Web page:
- Creating Sliding Panels for Navigation and Transition Effects
- Other Uses of the Slide Algorithm
- Multiple Mouse Slide
- Coding the Multiple Movement Algorithm
- Using Functions to Make Efficient Code
- Passing Parameters to Functions
- Duplicating the Movie Clip On-the-Fly
- Adding Scale to the Effect
- The Sliding Mask Transition Effect
- Creating the Function for X and Y Movement
- Adding to the Transition Effect
Multiple Mouse Slide
Okay, the title of this is a bit confusing, but it actually refers to moving several panels at different speeds to the mouse X position. As they reach their destination, the panels gradually fade out. Again, this looks great over the top of a bitmap. I've used a shot taken with my Canon Digital Ixus on the train to Manchester, one cold January morning. The picture is available from the book's web site (dragslidefade.com), but you can, of course, use any image you'd like.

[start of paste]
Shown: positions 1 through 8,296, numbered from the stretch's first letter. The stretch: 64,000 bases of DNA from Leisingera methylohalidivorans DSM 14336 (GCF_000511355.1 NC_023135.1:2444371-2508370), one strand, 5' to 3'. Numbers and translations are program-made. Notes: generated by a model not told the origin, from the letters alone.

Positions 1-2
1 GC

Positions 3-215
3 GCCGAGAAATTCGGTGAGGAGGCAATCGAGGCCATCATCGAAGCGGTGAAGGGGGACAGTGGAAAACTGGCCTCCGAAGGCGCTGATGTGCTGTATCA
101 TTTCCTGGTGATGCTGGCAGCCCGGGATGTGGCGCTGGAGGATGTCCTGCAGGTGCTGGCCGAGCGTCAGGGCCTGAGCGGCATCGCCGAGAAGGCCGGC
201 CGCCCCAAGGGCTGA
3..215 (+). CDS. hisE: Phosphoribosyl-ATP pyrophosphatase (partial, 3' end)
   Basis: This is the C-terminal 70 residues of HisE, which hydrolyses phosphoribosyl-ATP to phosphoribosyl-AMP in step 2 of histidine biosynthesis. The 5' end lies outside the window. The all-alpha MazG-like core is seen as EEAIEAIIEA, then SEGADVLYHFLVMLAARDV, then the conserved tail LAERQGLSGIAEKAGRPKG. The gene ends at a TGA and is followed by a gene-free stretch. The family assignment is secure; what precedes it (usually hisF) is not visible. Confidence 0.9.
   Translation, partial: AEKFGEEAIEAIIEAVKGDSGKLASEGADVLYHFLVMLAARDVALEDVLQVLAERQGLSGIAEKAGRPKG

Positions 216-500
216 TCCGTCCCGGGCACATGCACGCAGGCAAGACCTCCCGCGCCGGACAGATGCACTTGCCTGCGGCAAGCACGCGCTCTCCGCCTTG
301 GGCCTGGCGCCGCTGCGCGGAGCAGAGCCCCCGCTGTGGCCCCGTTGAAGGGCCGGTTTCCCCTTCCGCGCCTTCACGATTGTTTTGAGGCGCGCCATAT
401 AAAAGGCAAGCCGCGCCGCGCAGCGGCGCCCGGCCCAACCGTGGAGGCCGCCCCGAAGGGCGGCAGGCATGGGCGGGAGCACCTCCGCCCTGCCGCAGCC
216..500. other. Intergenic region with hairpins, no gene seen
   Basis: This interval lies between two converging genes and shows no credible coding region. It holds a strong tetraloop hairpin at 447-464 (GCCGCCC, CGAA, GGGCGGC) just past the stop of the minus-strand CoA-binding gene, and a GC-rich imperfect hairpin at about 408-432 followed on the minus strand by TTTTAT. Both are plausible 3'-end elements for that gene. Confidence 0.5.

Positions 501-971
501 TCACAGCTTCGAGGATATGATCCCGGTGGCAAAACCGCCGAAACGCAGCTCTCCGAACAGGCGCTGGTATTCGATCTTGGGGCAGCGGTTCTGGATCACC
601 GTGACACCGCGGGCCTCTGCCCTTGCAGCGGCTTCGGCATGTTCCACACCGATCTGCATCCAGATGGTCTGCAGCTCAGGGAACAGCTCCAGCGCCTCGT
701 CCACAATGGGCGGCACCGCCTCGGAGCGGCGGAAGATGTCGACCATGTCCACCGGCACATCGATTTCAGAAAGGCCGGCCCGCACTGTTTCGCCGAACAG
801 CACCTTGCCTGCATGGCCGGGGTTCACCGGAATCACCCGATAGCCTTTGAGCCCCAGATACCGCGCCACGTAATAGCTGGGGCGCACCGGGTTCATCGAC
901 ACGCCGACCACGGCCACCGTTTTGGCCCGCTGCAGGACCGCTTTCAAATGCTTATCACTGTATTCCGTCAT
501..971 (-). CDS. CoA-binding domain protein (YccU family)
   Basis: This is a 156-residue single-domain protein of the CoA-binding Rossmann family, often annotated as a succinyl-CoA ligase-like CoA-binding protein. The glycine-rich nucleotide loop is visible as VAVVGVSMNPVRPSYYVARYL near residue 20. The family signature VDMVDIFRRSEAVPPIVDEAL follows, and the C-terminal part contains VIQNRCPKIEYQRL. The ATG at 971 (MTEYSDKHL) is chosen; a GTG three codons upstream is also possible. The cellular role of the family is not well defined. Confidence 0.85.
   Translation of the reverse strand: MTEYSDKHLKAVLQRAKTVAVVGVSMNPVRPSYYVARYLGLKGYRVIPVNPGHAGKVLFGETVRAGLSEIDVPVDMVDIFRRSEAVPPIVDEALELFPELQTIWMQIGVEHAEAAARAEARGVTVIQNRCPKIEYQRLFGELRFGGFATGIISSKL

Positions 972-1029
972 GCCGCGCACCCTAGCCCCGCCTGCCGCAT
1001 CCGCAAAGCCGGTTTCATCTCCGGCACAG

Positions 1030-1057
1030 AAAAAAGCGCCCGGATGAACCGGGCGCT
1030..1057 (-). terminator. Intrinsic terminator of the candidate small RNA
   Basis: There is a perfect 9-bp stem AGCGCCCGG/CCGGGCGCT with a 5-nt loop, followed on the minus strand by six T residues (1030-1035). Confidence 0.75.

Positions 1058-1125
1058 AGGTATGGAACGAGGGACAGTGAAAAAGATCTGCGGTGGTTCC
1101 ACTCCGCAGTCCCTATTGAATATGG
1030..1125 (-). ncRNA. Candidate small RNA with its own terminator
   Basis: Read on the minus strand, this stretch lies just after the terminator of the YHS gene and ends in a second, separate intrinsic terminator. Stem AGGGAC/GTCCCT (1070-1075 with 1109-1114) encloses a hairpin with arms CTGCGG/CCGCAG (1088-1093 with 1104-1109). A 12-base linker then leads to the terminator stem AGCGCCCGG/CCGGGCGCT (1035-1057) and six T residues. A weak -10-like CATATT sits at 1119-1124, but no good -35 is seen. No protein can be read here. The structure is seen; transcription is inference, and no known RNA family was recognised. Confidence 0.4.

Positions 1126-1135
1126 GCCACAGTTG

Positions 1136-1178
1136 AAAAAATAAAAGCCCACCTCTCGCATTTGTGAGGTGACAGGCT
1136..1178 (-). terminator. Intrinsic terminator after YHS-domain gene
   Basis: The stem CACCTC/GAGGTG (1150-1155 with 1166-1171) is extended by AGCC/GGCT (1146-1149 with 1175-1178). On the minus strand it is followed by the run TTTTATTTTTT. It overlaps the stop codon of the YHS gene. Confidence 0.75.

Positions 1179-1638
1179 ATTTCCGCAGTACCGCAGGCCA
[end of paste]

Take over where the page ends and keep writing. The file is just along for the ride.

Setting Up the Movie
Create a new Flash movie sized at 500x375.
Rename the first layer image and then import your bitmap into this layer.
Use the Align panel to center align the image to the stage (see Figure 3.10).
Next you need something to slide. Create a new layer above the image layer and name it panel1.
In this layer draw a rectangular box 125x375. Use the Info panel to set the dimensions (see Figure 3.11).
Select the rectangle and turn it into a movie clip by pressing F8. Name it panel and press OK.
With this movie clip still selected, use the Instance panel to name it panel1 (see Figure 3.12).
Create a new layer and name it panel2.
Copy the movie clip from the panel1 layer and then paste it into the panel2 layer by choosing Edit/Paste In Place.
With this second panel selected, use the Instance panel to rename it panel2.
Figure 3.10. After the image is aligned to the stage, you can prepare for the coding that will get your movie moving.
Figure 3.11. Using the Info panel is a very easy way to alter dimensions to a certain size, rather than trying to do it by sight.
Figure 3.12. This is the first of two panels into which you will be coding movement.
You now have two panels on separate layers above your bitmap image. Now it's time to do the coding to get them to move.